Sunday, October 07, 2007


Conrad Didiodato teaches high school English in the Halton region of Ontario, Canada. He has been writing poetry for past few years with publications in World Haiku Review: The Magazine of the World Haiku Club (e-zine); LYNX: A Journal for Linking Poets (e-zine); Tower Poetry; Ancient Heart Magazine; Serengeti Press; Voices Israel 2007; and Poemata.

The Alpheus


The home is wherever the silver
workspats are,
crumpled under the sink; a stiff holly print
with brocaded lily-
border, too,hanging on the wall; and, of course, the newell ban ister
tenants like to rub
like the Apostle's big toe—

all of which they
call not just pretty squat living space but in Hamilton even
more smartly,
the Alpheus, building and grounds, a mile
down Main St.
near the core. For after Victoria, tall as the grey-

hemmed draped mom
of us all, who herself icily stands moss-grown, hiding
syringa under her
skirts; and a musty St. Pat's, always certain with damnation,
squinning through the long lancet eyes—

after these it's quite possibly the most endearing
thing about life here.
Can't match it with roses either, purple-stemmed outside the
courthouse, under stone pioneers,
and those coying sweet smells of bread from some mill outtake
(but picking up a stray rainy scent, too)

Or even with the skyway rising elongate over the bay,
visible from the foyer,
not that you'd try to look for it
cooped up as you are in that narrowing adamantine
(& with the mountain being too high & hard-faced to live on).

Wilcox St., too, is a frontier
with no more huckleberry numberless between beach and marshes;
the way's direct from there
to the glowing conveyors, a quick shuttlebus in, & where trying to stay
alert is half the job; and just as

the city's rust-tipped bells of church ring,
it's great to get home,
shift ending at dawn, and before the downtown crowd gears up,
and dream in the Alpheus
but not a pretty welkin dream blushing overhead. A real heaving aurora,
wide-flaming & hot,
always releases into the hollow of the city's oxidesky.

-Shawn's first week-

To the bayfront
eagerly transferred, on a garish & stinging day,
he's in with quick steps,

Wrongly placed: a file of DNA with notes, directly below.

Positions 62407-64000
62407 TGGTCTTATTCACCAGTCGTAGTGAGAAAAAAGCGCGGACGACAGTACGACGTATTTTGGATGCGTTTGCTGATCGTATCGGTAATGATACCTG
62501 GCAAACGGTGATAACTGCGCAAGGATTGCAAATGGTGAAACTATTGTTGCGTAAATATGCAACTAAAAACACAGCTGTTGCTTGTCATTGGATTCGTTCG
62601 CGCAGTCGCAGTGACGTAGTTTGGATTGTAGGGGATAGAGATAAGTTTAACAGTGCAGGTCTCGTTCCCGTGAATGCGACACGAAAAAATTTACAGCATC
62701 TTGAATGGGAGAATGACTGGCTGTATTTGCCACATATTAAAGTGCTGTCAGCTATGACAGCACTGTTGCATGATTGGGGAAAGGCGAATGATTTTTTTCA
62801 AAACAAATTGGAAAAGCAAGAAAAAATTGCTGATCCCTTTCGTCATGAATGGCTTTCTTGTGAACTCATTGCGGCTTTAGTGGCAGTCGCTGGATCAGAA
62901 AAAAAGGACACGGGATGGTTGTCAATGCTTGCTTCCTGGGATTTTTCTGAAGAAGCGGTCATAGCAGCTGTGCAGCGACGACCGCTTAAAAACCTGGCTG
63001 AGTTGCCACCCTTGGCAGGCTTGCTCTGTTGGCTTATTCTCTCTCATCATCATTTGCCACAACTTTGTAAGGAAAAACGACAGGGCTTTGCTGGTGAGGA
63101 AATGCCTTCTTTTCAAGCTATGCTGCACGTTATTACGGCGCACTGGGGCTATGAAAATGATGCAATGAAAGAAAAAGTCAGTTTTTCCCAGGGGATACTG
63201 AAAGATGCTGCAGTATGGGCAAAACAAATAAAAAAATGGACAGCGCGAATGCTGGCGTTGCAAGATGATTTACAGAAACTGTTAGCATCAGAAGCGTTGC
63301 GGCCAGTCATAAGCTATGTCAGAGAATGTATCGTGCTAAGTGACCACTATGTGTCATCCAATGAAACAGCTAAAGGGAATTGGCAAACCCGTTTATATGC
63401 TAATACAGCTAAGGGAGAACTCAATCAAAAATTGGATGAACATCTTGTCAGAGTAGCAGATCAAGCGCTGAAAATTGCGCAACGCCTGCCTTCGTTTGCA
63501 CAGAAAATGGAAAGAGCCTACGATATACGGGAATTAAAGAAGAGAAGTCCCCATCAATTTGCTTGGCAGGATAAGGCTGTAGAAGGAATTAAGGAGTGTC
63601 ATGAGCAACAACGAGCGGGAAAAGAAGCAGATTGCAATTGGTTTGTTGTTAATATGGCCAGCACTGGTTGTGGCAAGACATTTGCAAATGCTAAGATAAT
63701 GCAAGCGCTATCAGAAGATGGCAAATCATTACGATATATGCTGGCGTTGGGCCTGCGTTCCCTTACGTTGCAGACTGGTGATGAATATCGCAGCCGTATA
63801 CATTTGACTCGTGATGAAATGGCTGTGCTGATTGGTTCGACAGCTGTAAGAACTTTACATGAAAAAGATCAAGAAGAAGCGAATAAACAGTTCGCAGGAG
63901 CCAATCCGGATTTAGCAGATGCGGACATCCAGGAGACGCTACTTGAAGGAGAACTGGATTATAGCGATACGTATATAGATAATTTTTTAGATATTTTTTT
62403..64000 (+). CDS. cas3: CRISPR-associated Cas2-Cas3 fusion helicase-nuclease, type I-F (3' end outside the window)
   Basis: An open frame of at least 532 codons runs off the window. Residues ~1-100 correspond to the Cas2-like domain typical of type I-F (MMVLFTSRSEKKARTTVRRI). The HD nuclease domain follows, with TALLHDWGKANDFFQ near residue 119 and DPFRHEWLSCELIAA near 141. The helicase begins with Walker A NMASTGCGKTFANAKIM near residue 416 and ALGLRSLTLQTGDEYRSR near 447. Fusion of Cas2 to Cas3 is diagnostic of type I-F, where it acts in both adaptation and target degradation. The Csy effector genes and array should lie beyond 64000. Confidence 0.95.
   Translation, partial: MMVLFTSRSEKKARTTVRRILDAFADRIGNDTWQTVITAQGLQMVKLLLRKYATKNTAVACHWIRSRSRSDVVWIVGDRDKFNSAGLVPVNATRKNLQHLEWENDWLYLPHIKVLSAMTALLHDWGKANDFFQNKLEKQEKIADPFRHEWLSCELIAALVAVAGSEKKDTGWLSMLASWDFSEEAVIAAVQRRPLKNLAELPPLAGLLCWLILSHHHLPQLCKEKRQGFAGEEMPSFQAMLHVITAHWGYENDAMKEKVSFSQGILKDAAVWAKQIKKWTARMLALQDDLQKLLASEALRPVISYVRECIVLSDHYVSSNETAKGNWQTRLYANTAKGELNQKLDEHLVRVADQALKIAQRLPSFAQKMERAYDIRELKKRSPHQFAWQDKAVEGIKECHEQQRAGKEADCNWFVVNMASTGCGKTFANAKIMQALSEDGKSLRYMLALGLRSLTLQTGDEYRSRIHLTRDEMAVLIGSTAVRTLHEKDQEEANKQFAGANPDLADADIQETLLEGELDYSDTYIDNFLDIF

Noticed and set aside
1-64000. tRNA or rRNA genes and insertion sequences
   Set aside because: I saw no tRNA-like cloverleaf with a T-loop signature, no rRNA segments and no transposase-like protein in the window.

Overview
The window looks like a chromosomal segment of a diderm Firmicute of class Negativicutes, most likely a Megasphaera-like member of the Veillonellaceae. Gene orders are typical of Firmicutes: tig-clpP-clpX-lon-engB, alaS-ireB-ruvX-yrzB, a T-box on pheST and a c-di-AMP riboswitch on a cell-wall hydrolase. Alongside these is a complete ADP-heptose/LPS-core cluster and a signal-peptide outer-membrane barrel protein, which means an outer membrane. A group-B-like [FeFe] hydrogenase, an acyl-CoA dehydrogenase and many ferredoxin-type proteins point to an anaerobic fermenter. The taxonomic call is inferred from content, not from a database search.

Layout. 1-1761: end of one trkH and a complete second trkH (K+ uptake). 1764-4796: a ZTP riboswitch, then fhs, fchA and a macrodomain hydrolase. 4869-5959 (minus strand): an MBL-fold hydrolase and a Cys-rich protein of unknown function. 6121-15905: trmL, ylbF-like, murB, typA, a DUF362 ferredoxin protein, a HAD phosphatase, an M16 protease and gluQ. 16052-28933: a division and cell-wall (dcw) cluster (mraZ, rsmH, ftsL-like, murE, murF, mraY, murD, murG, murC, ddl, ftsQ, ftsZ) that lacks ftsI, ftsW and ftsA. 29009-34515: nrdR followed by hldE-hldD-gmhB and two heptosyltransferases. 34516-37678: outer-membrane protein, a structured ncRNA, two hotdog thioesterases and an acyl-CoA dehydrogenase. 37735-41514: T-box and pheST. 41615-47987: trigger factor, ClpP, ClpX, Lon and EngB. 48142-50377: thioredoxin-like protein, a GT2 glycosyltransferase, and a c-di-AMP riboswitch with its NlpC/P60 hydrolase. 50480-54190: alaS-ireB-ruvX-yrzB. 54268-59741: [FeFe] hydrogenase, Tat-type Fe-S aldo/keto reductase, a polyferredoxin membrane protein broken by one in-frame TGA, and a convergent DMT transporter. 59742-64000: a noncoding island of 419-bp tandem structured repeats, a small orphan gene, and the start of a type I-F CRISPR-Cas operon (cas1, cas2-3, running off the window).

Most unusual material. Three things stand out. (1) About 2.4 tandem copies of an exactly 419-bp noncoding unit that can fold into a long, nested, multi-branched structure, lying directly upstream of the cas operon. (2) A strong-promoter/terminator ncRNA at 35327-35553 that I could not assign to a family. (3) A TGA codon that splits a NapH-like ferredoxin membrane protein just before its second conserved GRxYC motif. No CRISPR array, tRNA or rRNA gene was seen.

'mornin'-saying through the gates in a lumberjacket, a shaggy-
coated smoke hung&nb sp;on his lip;

for it's a contest of spite between work and sleep;
he's brought there steadydays
by bus-transfer, to company grounds—
the same grind between the comfy hassock of home
and Jockey Club, beer and terrycloths,

even with a nervy child
and a wife warming in her morningdress. Work's where he sees
pigingots need scarfing
and how they seem to go mouldy & pat, on his shift,
& tagged straight for transport to docks

somewhere in Hull. Along the shoreline everywhere
the smell & look of slagponds!
A cinch to transfer back to the Alpheus! And during this time,
Shawn being barely twenty,
a foreman named Brewster, in his general's asbestos coat, always was
and will be,
a second dad to him,

for it's right (salmon-eyed kid just married, just landing
on his feet!) needing work and God;
and told what a good thing not to have read the Playboys
in the lunchroom,
& after long discussions, said he didn't do it,

staying pure for his Tracy, at home
where he'd always meet her and the kid. And home now,
seeing how little sun's left,
like all the feisty stodgy sons he sleeps for the next day,
good 'n square-browed,
Shawny boy who's very happily husband-eager now to impress,

and by going straight into
the openhearth hell every time, to try make the world
happy & safe for his kid.
But it's always a fight between wife's satchels & rags,
bridegroom's toilet-cologne
and the pondscum of work. With his smokes lying where
he always dropped 'em,
in the car, crumpled beside the silver spats.

A Dirty Hymn

"Flowers will caper today," I hear a one god say,
dancing over the ashes,
& pod-heavy;

and a Sun awe-struck, way up there,
scalloped sides heaving,
will tear wide open to let the rain-heavy winds

come fumbling after.
For somewhere between the dance & soggy ashes,

—and forget the
stupid Dieu mon chevalier crap!—

& not a more sun-charged thing than any dreamy Tree,
yellow- tasselled,

is the hymn,

and never called by me the Writ of the 'holy mud' for nothing, either,

a hymn of baby sages,

and always culled from the prickliest shrubbery, always worm-pecked
& dry,

hymn to its dirty core.